Rust Never Sleeps: ACA Large Employer Tax Liability is Forever

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Ordinarily under the Internal Revenue Code (Code), when a taxpayer files a return reporting tax liability (or absence thereof), the filing of the return triggers a period of time during which the IRS can challenge the reported tax liability.  This period is referred to as a “statute of limitations” and the customary period under Section 6501(a) of the Code expires three years after the “return” is filed.  As is explained below, a form must meet certain criteria to be considered a “return” that, once filed, starts the statute of limitations running.

The IRS Office of Chief Counsel has stated, in a memorandum dated December 26, 2019, that because there is no actual return filed reporting ACA taxes owed by Applicable Large Employers (ALEs) under Code Section 4980H, the statute of limitations on the IRS’s ability to collect the taxes never begins to run, even though ALEs annually file Form 1094-C transmittal forms with IRS each year, along with copies of Form 1095-C statements furnished to full-time employees (and part-time employees covered under self-insured group health plans).  Therefore, ALEs remain potentially liable for Code Section 4980H excise taxes for an indefinite period.  The IRS has been actively collecting ACA taxes from Applicable Large Employers owed for calendar years since 2015 and presumably will continue to do so.  This significant amount of potential tax liability will only grow, not wear away, under the IRS stated policy.

Below we spell out how the IRS concluded that it has an open-ended ability to assess ACA penalties.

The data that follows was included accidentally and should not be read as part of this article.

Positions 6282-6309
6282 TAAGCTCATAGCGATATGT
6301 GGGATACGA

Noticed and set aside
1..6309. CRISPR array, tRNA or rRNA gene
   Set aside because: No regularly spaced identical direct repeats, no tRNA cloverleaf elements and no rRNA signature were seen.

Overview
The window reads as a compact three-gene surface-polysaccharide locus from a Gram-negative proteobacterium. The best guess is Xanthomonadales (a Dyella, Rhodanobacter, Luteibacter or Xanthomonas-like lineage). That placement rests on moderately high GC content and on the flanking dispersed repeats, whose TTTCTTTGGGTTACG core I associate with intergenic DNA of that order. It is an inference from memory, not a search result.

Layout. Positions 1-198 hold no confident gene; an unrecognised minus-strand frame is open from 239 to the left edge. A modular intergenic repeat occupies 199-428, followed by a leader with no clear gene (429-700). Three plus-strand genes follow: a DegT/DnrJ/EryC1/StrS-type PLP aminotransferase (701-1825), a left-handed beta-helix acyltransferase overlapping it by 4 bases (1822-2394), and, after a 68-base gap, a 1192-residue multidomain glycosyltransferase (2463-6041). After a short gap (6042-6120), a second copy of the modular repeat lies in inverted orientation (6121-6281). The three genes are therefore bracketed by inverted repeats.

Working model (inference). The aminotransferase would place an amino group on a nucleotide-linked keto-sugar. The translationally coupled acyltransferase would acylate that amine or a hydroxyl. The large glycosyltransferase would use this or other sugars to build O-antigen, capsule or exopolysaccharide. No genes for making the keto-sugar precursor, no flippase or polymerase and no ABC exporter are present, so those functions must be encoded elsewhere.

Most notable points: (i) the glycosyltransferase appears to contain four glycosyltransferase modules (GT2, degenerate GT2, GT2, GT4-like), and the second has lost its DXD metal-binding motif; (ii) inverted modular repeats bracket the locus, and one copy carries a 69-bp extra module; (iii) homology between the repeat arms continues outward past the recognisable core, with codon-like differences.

By way of background, the IRS uses the term “Employer Shared Responsibility Payments” or “ESRP” to refer to the excise tax imposed on Applicable Large Employers under Code § 4980H if they don’t meet their ACA duties to offer affordable, minimum value or higher coverage to full-time employees.

There are two different taxes:

  • The 4980H(a) tax which applies if at least one full-time employee qualifies for premium tax credits on an exchange, and the employer fails to offer minimum essential coverage to at least 95% of its full time employees (or all but 5 of its full-time employees, if 5 is greater than 5%). This tax, currently set at $2,570 annually, is calculated by multiplying that amount times all full-time employees, minus the first 30.  (The tax was $2,500 for 2019).  Depending on the number of full-time employees, this tax can mount quickly.
  • The 4980H(b) tax applies if the employer fails to offer affordable, minimum value or higher coverage to that employee. This tax, currently set at $3,860 annually, is calculated by multiplying that amount times only the number of those full-time employees who qualify for premium tax credits on the exchange.  (The tax was $3,750 for 2019).  This tax can never exceed in amount what the ALE would owe under the (a) tax if it did not offer minimum essential coverage.

It is important to note that Applicable Large Employers do not calculate or report ESRP amounts on corporate or other business tax returns or on any other type of “penalty” return, even though other types of excise taxes are reported on dedicated IRS forms (e.g., Form 5330, Return of Excise Taxes Related to Employee Benefit Plans).